Editor’s Note: UtahPolicy.com is reviewing several Utah legislative races this general election, with an eye toward those which have been close in the past in final vote counts.
Utah State House Rep. Craig Hall is a moderate GOP lawmaker — he may not like that title — who often works across the aisle to achieve his goals.
But while he may have Democratic friends in the House, the Utah Democratic Party wants him gone — replaced by a Democrat who may just fit in better with his West Valley City-centered District 33.
Hall’s challenger this year is a bona fide progressive/Democrat.
Fatima Dirie, whose history and stands on issues are here, is a woman of color who works in Salt Lake Mayor Erin Mendenhall’s office as a liaison policy advisor to the refugee/new American population of the city.
And Hall’s seat just may be one that Democrats can pick up this election year.
In 2018 Hall, his website is here, won re-election by just 464 votes out of 8,036 cast, or 52.9 percent for Hall and 47.1 percent for the then-Democratic candidate Ira Hatch.
That “blue wave” election saw a white male Mormon Republican (Hall) against a white male likely-Mormon (at least by his last name) Democrat.
And it was close.
This year’s election is different — at least on the outside looking in. But it may turn out a rerun of sorts of 2012 and 2014, when Hall beat Democrat Liz Muniz (twice) by a few percentage points each time.
This is Hall’s fifth election. In the first two, he beat a Democratic woman of color. Third election he beat a Democratic white guy.
Now he’s up against a woman of color again.
But the district’s political make-up is changing, more minorities moving in and such. Estimates from the U.S. Census Bureau, as of 2018, there were 136,401 people in West Valley City. The racial makeup of the city was 65.37% White, 1.96% African American, 1.26% Native American, 4.97% Asian, 3.64% Pacific Islander, 18.96% from other races, and 3.85% from two or more races.
And District 33 voters are not very partisan.
According to L2 Political data, independent/unaffiliated active voters make up the largest segment in the urban/suburban district:
Republicans – 29.5%
Democrats – 24%
Unaffiliated – 41.6%
2012 Presidential election:
Romney – 52.69%
Obama – 44.21%
2016 Presidential election:
Clinton – 44.63%
Trump – 31.45%
McMullin – 16.23%
2018 Senate election:
Wilson – 47.27%
Romney – 45.67%
Prop. 2 (Legalizing medical marijuana) – Passed with 69.08% of the vote.
Prop. 3 (Medicaid expansion) – Passed with 64.63% of the vote.
Prop. 4 (establishing independent redistricting commission) – Passed with 56.20%.
Hillary Clinton won the district four years ago. And look at that vote in favor of medical marijuana just two years ago — 69 percent in favor.
The Democratic U.S. Senate candidate two years ago — Salt Lake County Mayor Jenny Wilson — even beat Republican Mitt Romney in the district, 47.27 percent to 45.67 percent. That’s very telling and no doubt one of the reasons Hatch came within 464 votes of Hall — the Senate race was the top of the ballot.
GOP President Donald Trump is on the ballot this year, and you can bet he’s more unpopular in District 33 than Romney was two years ago.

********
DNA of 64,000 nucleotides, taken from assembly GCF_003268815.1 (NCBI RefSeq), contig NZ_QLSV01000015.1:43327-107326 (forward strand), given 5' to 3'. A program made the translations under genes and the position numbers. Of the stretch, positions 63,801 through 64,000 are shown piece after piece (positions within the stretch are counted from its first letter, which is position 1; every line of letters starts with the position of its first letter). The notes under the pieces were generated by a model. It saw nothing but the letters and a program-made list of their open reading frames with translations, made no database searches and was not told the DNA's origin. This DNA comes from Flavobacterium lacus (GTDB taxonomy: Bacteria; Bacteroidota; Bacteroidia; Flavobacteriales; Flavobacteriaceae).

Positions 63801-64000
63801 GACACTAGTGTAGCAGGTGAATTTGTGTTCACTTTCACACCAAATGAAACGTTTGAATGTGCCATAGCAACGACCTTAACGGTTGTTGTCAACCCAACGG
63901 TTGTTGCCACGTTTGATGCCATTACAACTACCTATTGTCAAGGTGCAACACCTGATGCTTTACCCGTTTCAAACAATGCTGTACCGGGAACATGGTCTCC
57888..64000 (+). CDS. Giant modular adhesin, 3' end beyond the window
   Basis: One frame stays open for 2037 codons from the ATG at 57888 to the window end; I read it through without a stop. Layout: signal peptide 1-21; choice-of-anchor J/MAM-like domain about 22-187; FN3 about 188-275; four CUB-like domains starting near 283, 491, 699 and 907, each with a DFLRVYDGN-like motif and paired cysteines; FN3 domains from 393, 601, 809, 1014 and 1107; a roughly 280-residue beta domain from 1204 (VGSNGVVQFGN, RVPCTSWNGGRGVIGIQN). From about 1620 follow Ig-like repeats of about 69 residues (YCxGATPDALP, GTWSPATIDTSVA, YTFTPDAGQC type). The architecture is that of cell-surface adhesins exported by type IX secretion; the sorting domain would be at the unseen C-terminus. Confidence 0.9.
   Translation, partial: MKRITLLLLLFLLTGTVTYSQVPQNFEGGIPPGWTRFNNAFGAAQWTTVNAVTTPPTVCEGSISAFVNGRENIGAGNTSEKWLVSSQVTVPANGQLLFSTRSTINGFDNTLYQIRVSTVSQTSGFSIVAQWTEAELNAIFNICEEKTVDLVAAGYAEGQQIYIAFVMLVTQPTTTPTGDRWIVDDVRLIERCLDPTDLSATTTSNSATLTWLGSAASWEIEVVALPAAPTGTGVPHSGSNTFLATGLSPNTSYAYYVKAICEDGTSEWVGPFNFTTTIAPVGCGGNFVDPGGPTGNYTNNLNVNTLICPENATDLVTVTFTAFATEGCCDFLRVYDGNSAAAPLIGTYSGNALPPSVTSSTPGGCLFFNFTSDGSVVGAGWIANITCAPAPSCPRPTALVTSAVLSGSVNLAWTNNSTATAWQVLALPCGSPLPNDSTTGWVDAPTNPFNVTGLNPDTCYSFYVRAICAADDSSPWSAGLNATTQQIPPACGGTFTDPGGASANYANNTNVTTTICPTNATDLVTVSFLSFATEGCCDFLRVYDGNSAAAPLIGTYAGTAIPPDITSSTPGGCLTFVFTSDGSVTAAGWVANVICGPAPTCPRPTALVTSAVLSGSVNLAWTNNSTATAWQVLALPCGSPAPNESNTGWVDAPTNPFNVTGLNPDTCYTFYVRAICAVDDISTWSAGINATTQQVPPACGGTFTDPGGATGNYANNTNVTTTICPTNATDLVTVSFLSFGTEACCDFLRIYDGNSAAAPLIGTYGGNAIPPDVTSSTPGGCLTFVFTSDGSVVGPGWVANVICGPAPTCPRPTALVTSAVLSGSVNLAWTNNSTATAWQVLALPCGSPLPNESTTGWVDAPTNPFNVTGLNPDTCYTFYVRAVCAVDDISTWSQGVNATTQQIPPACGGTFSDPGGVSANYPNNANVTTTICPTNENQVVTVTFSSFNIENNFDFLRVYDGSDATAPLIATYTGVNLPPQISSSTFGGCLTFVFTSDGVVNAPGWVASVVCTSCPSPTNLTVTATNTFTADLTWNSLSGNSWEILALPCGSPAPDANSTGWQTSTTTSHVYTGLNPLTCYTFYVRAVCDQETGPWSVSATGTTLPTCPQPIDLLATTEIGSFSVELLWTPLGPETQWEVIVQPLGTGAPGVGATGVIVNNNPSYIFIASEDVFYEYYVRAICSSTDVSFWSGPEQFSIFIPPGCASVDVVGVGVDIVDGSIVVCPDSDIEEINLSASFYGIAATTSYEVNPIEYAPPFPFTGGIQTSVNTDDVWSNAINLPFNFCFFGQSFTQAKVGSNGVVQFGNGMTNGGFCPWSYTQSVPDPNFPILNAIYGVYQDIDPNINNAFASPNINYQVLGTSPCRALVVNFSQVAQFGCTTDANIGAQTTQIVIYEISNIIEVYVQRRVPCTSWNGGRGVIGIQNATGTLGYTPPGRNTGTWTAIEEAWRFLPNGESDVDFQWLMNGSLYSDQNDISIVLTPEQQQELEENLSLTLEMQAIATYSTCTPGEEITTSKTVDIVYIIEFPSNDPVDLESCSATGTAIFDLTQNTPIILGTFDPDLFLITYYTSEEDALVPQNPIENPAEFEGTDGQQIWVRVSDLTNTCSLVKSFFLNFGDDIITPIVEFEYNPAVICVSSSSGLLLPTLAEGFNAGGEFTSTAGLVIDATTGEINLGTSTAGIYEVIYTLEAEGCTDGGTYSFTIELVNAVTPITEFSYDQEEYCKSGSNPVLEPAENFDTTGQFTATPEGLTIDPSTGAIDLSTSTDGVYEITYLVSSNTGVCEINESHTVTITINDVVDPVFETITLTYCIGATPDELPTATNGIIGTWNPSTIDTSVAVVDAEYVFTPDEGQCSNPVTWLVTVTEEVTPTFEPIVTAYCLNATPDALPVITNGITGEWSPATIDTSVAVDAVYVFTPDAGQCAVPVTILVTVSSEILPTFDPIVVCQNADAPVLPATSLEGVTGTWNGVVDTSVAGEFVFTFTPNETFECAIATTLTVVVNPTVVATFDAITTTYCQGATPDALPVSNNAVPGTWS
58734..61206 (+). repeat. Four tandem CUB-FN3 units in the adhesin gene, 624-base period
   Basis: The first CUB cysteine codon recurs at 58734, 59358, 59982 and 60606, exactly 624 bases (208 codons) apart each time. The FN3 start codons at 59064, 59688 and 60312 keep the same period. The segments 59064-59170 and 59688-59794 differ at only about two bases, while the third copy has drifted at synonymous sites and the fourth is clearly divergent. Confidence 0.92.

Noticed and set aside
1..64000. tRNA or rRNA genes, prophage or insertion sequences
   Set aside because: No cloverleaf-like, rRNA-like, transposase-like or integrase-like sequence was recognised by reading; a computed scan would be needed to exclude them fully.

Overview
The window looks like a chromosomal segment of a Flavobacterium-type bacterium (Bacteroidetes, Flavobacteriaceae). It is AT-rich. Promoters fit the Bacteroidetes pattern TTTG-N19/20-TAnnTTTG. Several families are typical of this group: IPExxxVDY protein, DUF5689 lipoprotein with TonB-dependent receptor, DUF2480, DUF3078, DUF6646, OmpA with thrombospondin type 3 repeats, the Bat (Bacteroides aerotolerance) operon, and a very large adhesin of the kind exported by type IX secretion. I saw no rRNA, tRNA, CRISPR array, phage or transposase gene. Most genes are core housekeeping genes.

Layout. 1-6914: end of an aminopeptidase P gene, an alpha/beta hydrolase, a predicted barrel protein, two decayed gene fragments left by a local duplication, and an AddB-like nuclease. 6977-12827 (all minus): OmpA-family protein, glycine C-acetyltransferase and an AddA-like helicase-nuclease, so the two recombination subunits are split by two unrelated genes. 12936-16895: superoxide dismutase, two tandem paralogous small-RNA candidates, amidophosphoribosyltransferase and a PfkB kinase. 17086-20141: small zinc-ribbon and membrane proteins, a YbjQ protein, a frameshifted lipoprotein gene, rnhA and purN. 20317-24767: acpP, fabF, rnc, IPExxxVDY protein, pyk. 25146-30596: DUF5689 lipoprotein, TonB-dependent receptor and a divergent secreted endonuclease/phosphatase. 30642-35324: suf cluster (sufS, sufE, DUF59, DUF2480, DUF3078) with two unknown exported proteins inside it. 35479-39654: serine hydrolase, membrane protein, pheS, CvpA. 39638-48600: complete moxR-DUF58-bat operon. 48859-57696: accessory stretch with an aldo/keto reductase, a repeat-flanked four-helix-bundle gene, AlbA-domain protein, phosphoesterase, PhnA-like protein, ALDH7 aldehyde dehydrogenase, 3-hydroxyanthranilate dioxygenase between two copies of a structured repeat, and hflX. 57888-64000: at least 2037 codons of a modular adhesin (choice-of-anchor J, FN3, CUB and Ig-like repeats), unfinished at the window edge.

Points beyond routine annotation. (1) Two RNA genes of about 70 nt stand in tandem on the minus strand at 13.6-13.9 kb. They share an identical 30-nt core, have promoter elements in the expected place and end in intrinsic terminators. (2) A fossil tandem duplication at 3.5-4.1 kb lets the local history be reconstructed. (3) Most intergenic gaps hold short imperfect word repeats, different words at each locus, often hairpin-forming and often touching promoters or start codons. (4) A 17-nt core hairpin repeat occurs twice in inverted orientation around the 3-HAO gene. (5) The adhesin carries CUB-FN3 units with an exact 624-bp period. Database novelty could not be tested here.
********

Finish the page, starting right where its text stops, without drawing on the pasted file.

One of Hall’s greatest advantages in his successful elections is money. He raises a lot.
Two years ago he raised $73,244. That is an eye-popping amount in a Utah House race.
Oddly enough, however, Hall spent just $36,734 against Hatch, and ended the 2018 campaign with $36,509 in cash.
UtahPolicy.com couldn’t access Hatch campaign financial records on the Utah Election’s Office site, all searches showed zero.
This year Hall has raised $63,788 (when you include cashed checks since the June 30 primary election financial filing). Hall has $57,651 in cash-on-hand as the final election against Dirie begins in earnest.
Dirie is outgunned financially. She has raised $11,242 and has $7,255 in cash.
Dirie may be able to tap into some of Mendenhall’s donation base. But so far Dirie doesn’t have many large donors, her reports show, although her donations are sprinkled with minority last names, so she clearly has her own base of financial support, as well.
Hall’s donations reflect the typical special interest giving that many legislative incumbents, from both parties, get, as well as constituent giving.
Hall told UtahPolicy.com he did not make a mistake in 2018, ending the race with $36,000 in cash. Hall said he spent what he thought he needed to win, and he did. He declined to say if he will spend more this year.
He did say he’s proud of some of his non-traditional GOP endorsements this year, which include several large labor unions, which typically support Democratic candidates.
Hall, as a GOP lawmaker in a growingly diverse area, has to walk a fine line politically.
For example, Hall declined to say if he will vote for Trump this fall, adding that he never runs with any other candidate and works for West Valley constituents regardless of who else may be on the ballot.
Hall was not challenged within the Republican Party. Dirie had a convention fight, which she won.
Will there be a “blue wave” in District 33, or in Salt Lake County, like there was in 2018?
If so, some of the legislative races won narrowly by Republicans two years ago may be in play this November.